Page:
Beneath the gleaming glass towers and majestic mountain views of Vancouver lies a considerably dirtier, grungier and wilder subculture of underground and barely legal punk rock mania. Well, at least thats the case in the pre-Olympics world of Melissa James and Kate Kroll’s 2010 documentary, No Fun City.
“No Fun City is street level. Fun City is underground, here with all the rats” quips DIY venue operator Justin Grodin as he and his crew scour the coastal metropolis for basements, parking garages and back-alley dives to stage their underground punk shows for wildly enthusiastic audiences. Shirking noise bylaws, capacity restrictions and astronomically high-priced liquor licences, these pop-up and semi-permanent venues catered to a crowd constantly pushed to the margins of a rapidly gentrifying city.
Justin is not alone in his quest for fun as local proprietor Wendy “13” provides a prime space for local and international bands to melt faces at the legendary COBALT MOTOR INN. It’s an uphill battle to keep the place afloat as it resides in a dilapidated hotel owned by the notorious slumlord Sahota family. Tiles are missing, the rooms upstairs crawl with bedbugs, “shitwater” drips down the walls and Wendy is left to manage it all as the wealthy Sahotas steadfastly refuse to fix anything (a similar situation at another Sahota property, The Balmoral Hotel recently had tragic consequences). With no soundproofing in the century-old structure, noise complaints from neighbouring condo-dwellers pile-up and Wendy soon faces an eviction notice and thousands of young revellers face being pushed out of their own city yet again.
But there is hope for Vancouver’s music scene as several blocks away, a new venue is about to rise from the ashes of an old Chinatown theatre. THE RICKSHAW has sat doormat since the kung-fu flick craze waned in the mid 1980s. Local entrepreneur David Duprey has teamed up with former manager of “The Sweatshop” (a concert venue/indoor skate park) Malice Liveit, to bring some life back to the third-world conditions of Hastings Street with a steady slate of rock shows and other live acts. They also hope to make some real money via a legit liquor licence will allow for which David will fight through any layer of bureaucracy Vancouver City Hall throws at him to get.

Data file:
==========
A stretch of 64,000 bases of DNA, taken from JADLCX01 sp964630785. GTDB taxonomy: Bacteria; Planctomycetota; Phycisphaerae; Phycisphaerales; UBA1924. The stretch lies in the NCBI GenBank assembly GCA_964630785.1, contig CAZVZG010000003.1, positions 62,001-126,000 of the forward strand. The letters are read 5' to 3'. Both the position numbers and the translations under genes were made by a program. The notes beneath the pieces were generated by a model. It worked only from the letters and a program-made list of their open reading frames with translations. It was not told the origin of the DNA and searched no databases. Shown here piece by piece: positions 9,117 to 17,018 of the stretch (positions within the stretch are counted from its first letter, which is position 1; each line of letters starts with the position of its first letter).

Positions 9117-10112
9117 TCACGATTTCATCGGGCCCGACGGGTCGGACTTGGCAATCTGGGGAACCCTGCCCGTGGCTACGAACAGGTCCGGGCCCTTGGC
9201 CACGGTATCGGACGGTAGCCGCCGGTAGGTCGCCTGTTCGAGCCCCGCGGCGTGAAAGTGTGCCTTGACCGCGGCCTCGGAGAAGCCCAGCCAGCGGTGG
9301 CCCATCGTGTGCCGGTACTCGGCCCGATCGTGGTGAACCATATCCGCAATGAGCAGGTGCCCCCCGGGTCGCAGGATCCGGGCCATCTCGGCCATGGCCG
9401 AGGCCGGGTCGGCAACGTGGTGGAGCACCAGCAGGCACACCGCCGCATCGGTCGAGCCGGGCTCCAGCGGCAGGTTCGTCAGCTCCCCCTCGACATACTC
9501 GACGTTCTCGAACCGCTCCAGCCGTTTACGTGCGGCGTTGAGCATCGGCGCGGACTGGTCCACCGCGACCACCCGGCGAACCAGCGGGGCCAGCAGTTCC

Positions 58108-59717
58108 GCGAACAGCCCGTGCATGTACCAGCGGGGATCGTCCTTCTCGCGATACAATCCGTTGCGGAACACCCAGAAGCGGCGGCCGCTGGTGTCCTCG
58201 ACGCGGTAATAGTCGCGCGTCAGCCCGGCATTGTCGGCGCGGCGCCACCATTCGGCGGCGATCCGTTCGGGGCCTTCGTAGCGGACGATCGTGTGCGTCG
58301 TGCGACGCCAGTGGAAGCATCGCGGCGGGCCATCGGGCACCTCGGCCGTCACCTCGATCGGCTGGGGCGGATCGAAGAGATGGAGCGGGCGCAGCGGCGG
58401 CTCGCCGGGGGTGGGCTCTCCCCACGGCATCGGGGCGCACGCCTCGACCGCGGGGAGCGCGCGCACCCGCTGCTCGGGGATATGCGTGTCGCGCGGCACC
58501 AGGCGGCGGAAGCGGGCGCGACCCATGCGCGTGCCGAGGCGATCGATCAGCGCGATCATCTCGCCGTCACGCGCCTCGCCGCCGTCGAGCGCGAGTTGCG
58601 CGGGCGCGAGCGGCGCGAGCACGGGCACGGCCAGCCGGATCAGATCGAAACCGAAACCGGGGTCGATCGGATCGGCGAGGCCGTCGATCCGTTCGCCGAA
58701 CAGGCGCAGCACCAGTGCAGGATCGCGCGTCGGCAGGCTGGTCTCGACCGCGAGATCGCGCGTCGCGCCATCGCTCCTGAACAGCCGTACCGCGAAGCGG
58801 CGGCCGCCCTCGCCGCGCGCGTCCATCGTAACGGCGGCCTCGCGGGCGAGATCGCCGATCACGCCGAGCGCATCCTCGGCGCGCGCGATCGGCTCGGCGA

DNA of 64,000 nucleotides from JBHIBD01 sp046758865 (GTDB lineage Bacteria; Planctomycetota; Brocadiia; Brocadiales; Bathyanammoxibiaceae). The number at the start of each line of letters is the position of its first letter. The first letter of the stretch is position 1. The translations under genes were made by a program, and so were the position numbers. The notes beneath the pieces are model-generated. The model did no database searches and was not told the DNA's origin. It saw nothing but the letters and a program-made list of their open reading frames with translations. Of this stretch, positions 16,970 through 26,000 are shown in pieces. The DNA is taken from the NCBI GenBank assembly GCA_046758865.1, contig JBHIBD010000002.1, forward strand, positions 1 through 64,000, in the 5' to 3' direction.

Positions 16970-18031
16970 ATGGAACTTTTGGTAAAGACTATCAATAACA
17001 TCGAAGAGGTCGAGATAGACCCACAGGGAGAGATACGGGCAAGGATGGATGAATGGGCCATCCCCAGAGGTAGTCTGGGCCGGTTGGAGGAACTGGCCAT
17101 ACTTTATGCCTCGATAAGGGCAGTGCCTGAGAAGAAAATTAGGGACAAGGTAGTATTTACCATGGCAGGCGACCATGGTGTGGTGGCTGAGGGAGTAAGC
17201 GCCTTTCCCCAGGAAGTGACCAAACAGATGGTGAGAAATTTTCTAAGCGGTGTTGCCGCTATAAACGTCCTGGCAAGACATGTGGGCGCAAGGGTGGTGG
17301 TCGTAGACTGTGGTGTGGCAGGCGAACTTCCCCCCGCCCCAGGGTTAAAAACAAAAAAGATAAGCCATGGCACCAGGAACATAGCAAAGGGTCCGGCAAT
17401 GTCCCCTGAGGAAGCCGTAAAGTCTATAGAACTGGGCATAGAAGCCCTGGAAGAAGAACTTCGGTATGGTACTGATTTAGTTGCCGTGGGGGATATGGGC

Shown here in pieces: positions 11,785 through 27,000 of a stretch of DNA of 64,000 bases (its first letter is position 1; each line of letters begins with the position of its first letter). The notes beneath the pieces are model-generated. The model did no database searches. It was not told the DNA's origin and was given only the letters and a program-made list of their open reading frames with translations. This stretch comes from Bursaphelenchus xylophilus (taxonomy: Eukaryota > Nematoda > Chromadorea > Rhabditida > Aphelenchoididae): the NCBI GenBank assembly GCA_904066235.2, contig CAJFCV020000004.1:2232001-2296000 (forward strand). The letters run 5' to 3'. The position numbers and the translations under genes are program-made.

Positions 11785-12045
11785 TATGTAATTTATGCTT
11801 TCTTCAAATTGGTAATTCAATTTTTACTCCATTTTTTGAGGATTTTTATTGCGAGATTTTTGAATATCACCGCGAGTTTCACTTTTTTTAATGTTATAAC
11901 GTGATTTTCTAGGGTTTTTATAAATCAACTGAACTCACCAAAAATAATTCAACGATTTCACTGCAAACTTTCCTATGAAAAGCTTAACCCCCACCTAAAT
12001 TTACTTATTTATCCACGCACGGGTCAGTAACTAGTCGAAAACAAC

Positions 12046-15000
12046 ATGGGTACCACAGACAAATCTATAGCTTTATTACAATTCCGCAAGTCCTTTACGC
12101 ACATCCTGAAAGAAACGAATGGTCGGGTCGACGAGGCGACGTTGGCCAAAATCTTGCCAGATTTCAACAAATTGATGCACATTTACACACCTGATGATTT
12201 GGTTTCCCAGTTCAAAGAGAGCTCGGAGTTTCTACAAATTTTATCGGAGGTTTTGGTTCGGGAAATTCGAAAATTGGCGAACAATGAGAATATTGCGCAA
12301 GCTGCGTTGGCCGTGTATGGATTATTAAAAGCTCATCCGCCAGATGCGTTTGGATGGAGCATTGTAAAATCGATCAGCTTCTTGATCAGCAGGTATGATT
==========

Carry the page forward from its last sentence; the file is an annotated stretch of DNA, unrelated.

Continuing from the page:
No Fun City is both a time capsule and a timely commentary. A lot has changed in the city in the near-decade since it was filmed. The punk rock audience has dwindled and newer (ie; “hipster”) musical tastes have moved in. The fight for live music and cultural venues has continued however. Since the film’s release smaller venues have been forced to move farther to the margins or out of the city entirely and others have had to adapt, although not without a fight (The Rio Theatre raised quite a ruckus with the Province in order to obtain a liquor licence). Along with housing, the conversation around live venues remains a vital one in Vancouver.
Ostensibly shot on multiple formats (including uber-grainy MiniDV tape), the doc sports a grungy look suitable to it’s subject matter. Wendy, David, Justin and Malice all make for engaging subjects in their quest to prove that sometimes you can fight (or at least skirt around) City Hall. It is a shame though that the latter isn’t given any screen time to present their case for why their bylaws and procedures are so confusing and inflexible. The lone voice of dissent in the film lies with the seemingly mononymous “Agzam”; a False Creek resident voicing the neighbourhood’s concerns with the Cobalt’s noise and smoking. Some context into why Vancouver’s regulation of nightlife is so archaic would have made for a stronger narrative.
Docs like No Fun City are valuable in that they take us places we either wouldn’t go or didn’t know existed, and that they help preserve the experience for those that did. The piece has heart, gusto and is unafraid to shoot from the hip. But without hearing from both sides, the big picture as well as potential solutions to the problem of vanishing performance spaces remain woefully incomplete.